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Figure 2 The attenuated ASFV-989 strain showed increased replication and elevated IFN-α and IFN-β in porcine alveolar macrophages. PAMs were infected with Georgia 2007/1 or ASFV-989 at a MOI of 2. Black and white squares correspond to Georgia 2007/1 and ASFV-989, respectively, while white triangles correspond to non-infected PAMs (D, E). (A) At the indicated times, the supernatants were collected and used to evaluate the virus titers. (B) The expression level of the P30 viral gene was measured by RT-qPCR and normalized to that of GAPDH. Data are presented as a fold increase relative to PAMs infected with Georgia 2007/1 at 0h p.i. (C) Expressions levels of 33 viral genes were measured and shown as a fold increase relative to the Georgia 2007/1 at 4h p.i. The expression levels of IFN-α (D) and IFN-β (E) were evaluated by RT-qPCR. *, p < 0.05, **, p < 0.005 and ***, p < 0.0005. Data are representative of three independent experiments.

The same RNA samples were used to measure the expression levels of IFN-α and IFN-β. As shown in Figures 2D, E, expression levels of IFN-α and IFN-β mRNAs in PAMs infected with ASFV-989 at 72h p.i. were increased by more than 8 and 4-fold, respectively, relative to those infected by Georgia 2007/1. Although we cannot exclude the possibility that the increased expression levels of IFN-α and could be caused by the higher viral replication of ASFV-989 in PAMs, we hypothesized that gene deletions in the ASFV-989 strain might also explain its inability to efficiently control the IFN-α/β response in vitro.

MGF505-4R inhibits the induction of the IFN-α/β signaling pathway

Our previous genomic study has identified eight genes of the MGF360 and 505 as being fully (MGF360-12L, -13L, -14L, MGF505-2R, -3R and G_ACD_00520) or partially (MGF505-1R and -4R) deleted in the ASFV-989 attenuated strain compared to its parental Georgia 2007/1 (Figure 3A). As a first approach to understand the possible correlation between attenuation of ASFV-989 and its inability to control the IFN-α/β response in infected PAMs, we individually tested the ability of these eight ASFV proteins to modulate the IFN-α/β pathway using luciferase gene reporter assays. HEK-293T cells were transfected with an IFN-β-luciferase reporter gene in the presence of MGF360-12L, -13L, -14L, MGF505-1R, -2R, -3R, -4R or G_ACD_00520 and stimulated with poly(dA:dT), which mimics viral double-stranded DNA. As shown in Figure 3B, significant inhibition of IFN-β promoter activity was observed only in cells expressing the viral proteins MGF360-13L and MGF505-4R. However, none of the ASFV proteins has shown any antagonism effect on ISRE-luciferase gene expression (Figure 3C) in IFN-β-stimulated cells. Although we have no explanation for this phenomenon, it should be noted that MGF505-2R positively impacted (2.5-fold increase, relative to the positive control, empty vector + IFN-β). MGF360-13L has been recently described to inhibit the IFN-α/β response (43). In contrast, the inhibition of the IFN-α/β induction pathway by MGF505-4R had not yet been identified and suggest a new function for this viral protein that we have decided to investigate.

Figure 3
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Figure 3 Activation of the IFN-β and ISRE promoters in cells expressing ASFV proteins. (A) Schematic representation of the ASFV genes at the site of the deletion. The numbers indicate amino acids (aa) positions. (B) HEK-293T cells were co-transfected with IFN-β-pGL3 and pRL-CMV reference plasmids, poly(dA:dT) and pCI-neo-3×FLAG expression vectors encoding 3×FLAG alone or fused to the indicated ASFV ORFs. After 48h, the relative luciferase activity was determined. (C) Same experiment as (B) except that transfected cells were stimulated after 24h with 1000 IU/ml of IFN-β and expression of the luciferase reporter construct controlled by ISRE repeats (pISRE-Luc) was quantified 24h later. (D) Same experiment as (B) but cells were co-transfected with full-length (FL) or the indicated fragments of MGF505-4R. All experiments were achieved in triplicate. Data represent means ± SD and are representative of three independent experiments. *, p < 0.05, **, p < 0.005 and ***, p < 0.0005.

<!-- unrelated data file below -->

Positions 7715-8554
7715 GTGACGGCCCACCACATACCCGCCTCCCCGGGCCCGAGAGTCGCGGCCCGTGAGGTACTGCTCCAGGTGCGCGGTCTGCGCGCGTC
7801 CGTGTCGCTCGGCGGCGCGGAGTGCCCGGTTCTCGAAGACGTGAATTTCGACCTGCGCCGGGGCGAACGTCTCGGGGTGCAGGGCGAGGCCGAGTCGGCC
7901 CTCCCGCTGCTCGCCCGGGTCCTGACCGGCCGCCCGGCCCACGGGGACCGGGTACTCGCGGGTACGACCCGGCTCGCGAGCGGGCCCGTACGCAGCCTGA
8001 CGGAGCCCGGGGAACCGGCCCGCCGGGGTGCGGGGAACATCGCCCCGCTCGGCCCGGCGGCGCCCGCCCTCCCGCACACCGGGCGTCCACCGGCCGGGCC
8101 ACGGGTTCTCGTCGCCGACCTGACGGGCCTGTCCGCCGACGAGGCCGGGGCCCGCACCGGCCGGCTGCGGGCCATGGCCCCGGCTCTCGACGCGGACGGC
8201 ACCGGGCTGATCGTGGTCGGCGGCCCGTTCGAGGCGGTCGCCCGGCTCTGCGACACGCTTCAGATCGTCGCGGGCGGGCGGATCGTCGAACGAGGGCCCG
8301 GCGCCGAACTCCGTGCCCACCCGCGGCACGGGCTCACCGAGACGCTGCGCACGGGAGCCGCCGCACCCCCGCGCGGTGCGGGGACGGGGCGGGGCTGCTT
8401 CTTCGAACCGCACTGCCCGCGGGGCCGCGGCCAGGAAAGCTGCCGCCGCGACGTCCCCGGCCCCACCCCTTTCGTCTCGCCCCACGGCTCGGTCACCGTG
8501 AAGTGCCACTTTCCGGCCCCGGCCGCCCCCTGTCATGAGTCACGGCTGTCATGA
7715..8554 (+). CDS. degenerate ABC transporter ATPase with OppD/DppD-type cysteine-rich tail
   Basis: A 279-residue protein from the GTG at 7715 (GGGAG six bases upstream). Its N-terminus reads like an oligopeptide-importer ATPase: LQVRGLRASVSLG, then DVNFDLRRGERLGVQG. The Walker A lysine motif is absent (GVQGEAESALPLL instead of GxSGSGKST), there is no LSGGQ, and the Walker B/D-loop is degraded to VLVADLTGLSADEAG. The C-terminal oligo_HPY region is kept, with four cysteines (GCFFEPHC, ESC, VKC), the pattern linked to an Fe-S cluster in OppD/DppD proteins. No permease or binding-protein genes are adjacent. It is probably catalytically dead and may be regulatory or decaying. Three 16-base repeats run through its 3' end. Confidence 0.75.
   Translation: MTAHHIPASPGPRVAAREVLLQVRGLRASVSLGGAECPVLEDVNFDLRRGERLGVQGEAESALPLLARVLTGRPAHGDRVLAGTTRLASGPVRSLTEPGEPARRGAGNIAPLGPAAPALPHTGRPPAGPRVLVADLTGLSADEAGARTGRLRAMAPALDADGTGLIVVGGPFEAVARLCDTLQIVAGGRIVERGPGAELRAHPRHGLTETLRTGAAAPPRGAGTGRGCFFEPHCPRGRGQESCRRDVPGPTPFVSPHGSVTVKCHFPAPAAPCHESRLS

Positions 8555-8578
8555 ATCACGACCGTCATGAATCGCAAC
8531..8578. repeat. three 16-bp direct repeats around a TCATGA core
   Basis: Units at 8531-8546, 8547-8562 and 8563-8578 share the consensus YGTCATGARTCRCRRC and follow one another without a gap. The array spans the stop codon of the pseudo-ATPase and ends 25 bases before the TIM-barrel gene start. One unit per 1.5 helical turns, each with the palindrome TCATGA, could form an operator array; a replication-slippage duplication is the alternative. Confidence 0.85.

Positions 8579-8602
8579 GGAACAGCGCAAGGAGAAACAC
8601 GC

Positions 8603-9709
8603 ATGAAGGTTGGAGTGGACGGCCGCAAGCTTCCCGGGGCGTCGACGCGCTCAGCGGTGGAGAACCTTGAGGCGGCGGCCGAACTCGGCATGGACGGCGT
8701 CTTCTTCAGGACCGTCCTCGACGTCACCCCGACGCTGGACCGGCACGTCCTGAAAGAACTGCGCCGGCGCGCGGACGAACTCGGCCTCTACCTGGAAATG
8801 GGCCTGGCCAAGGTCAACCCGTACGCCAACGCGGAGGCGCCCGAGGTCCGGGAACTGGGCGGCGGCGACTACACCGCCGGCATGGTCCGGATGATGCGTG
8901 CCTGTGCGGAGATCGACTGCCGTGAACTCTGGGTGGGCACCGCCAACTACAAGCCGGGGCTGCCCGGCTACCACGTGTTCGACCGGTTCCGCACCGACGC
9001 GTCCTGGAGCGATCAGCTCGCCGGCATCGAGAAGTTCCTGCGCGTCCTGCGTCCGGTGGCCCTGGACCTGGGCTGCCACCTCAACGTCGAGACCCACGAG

As MGF505-4R was partially deleted in the ASFV-989 strain, we tested separately the conserved (MGF505-4R109-506) and deleted region (MGF505-4R1-108) in ASFV-989 using our IFN-β-luciferase reporter assay (Figure 3D). Inhibition of IFN-α/β signaling was observed with MGF505-4R1-108, but was only partial when compared with full-length MGF505-4R. Surprisingly, MGF505-4R109-506 was unable to block the IFN-β promoter activity. This may account for the high productions of IFN-α and IFN-β in PAMs infected with the ASFV-989 strain, and for the attenuation phenotype of that strain.

MGF505-4R inhibits IFN-α/β signaling downstream of RIG-I and MAVS

To further decipher at which stage of the IFN-α/β signaling pathway MGF505-4R acts, we overexpressed NΔRIG-I (constitutively active N-terminal CARDs of RIG-I), MAVS, TBK1, or IRF3-5D (a constitutively active form of IRF3) to activate the IFN-β promoter. As shown in Figures 4A, B, MGF505-4R was able to efficiently reduce the stimulating effect of NΔRIG-I or MAVS. However, this inhibitory effect was lost after overexpression of TBK1, or IRF3-5D (Figures 4C, D) suggesting that MGF505-4R interferes at least with the signal transduction upstream of the TBK1/IKKϵ complex after activation of RIG-I and MAVS. Similar to what is seen with poly(dA:dT) stimulation, the MGF505-4R1-108 region conserved its partial inhibitory effects on IFN-α/β signaling downstream of RIG-I and MAVS whereas MGF505-4R109-506 was unable to do so (Figures 4A, B).